3. Experimental results
The typical duration of the output pulses was 455 fs, measured with a Femtochrome FR-103MN scanning autocorrelator [shown in Fig. 3(a)]. The pulse duration showed no significant change for different pump powers or over the tuning bandwidth of the OPO. No dispersive elements were used to optimize the pulse duration but the spectral width suggests that pulses shorter than 170 fs could be obtained with external compression. The tuning range of the OPO was 1.99 to 2.20 μm with a spectral width of 30 nm. The spectrum was measured with a homebuilt spectrometer, calibrated with the second harmonic of the OPO output through a 1-mm BiBO crystal analyzed with an Ocean Optics HR4000 spectrometer. The spectrum could be tuned over the entire bandwidth with a 40-μm change in the cavity length.
The pulse repetition rate of 7.08 MHz and temporal stability were investigated using a radio-frequency (rf) spectrum analyzer connected to a Thorlabs DET100A Si photodetector and DET10D InGaAs photodetector for the pump and signal, respectively. The free-running pump showed significant temporal jitter that could be reduced with active stabilization. This noise appeared in the OPO rf spectrum as well, as is expected because of the lack of active control [shown in Fig. 4(a)]. Despite the instabilities, this system allowed forless than 2% root mean square (rms), peak-to-peak power fluctuations over the course of 4 h and control of the center wavelength of the OPO to within 5 nm. The beam quality of the OPO was measured to be M2 < 1.15 using a Spiricon Pyrocam III and showed minor astigmatism [as shown in Fig. 4(b)].
Signal and idler powers were measured simultaneously in this system and are shown in Fig. 3(c). The pump threshold of the OPO was 14.5 W. Reliable performance was obtained for signal (and idler) powers of 2.5 W (5.2 W) corresponding to 350-nJ (730-nJ) pulses with a slope efficiency of 14%. At maximum pump power, the OPO was unstable and the beam became deformed from local heating of the BiBO crystal. The maximum output powers obtained under these conditions were 3.0 W with 430 nJ pulses and 7.6 W with 1.1-μJ pulses from the signal and idler, respectively. The conversion efficiency, calculated by comparing the amplified signal beam and the measured power of the idler with the total pump power, was estimated to be 25%, decreasing near maximum power to 22%. With improvements to the thermal mitigation, signal pulse energies as high as 700 nJ could be obtained from this system by reducing the crystal length and improving the method of heat extraction. Additionally, system design improvements could improve the efficiency of the system to make better use of available pump power.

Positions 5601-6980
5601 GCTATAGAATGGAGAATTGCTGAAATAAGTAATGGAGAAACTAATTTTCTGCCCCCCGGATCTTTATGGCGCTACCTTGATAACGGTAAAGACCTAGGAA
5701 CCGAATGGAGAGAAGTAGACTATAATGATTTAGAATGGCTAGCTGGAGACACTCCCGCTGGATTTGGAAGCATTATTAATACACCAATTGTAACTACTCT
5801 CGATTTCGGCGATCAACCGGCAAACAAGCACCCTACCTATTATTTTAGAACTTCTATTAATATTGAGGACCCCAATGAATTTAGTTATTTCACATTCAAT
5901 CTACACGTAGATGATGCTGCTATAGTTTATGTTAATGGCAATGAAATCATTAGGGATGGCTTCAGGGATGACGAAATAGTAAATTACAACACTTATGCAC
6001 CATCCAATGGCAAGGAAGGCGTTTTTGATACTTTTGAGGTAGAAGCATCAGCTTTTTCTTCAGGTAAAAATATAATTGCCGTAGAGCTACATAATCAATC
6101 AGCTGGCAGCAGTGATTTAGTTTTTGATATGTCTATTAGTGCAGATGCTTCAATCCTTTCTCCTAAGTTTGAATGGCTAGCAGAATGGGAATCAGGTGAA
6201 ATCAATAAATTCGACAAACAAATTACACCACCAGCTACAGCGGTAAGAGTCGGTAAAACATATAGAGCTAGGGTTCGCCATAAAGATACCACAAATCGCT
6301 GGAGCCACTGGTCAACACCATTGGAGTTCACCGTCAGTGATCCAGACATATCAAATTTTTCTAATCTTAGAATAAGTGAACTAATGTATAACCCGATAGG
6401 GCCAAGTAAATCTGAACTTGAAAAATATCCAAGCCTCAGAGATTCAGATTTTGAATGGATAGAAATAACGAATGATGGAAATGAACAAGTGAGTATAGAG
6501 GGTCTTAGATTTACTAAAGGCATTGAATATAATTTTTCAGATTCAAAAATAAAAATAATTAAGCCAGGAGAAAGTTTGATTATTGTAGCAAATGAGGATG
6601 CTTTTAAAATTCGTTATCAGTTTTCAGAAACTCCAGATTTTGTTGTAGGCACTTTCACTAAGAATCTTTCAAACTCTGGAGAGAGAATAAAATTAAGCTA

We have demonstrated sub-500-fs pulses from a synchronously pumped ultrafast OPO operating near 2.08 μm with pulse energies of 345 nJ with a repetition rate of 7.08 MHz. Limitations in performance were caused by local heating effects resulting from linear absorption of the high-average-power signal and idler beams. With improvements to the engineering of the system, microjoule pulse energies at power levels in the tens of watts will be achievable based on recent advancements to a number of pump sources, making ultrafast OPO’s a unique solution to providing scalable high-energy pulses with broad tunability and excellent beam quality.
This material is based upon work supported by the Department of Energy National Nuclear Security Administration under Award Number DE-NA0001944, the University of Rochester, and the New York State Energy Research and Development Authority.
This report was prepared as an account of work sponsored by an agency of the U.S. Government. Neither the U.S. Government nor any agency thereof, nor any of their employees, makes any warranty, express or implied, or assumes any legal liability or responsibility for the accuracy, completeness, or usefulness of any information, apparatus, product, or process disclosed, or represents that its use would not infringe privately owned rights. Reference herein to any specific commercial product, process, or service by trade name, trademark, manufacturer, or otherwise does not necessarily constitute or imply its endorsement, recommendation, or favoring by the U.S. Government or any agency thereof. The views and opinions of authors expressed herein do not necessarily state or reflect those of the U.S. Government or any agency thereof.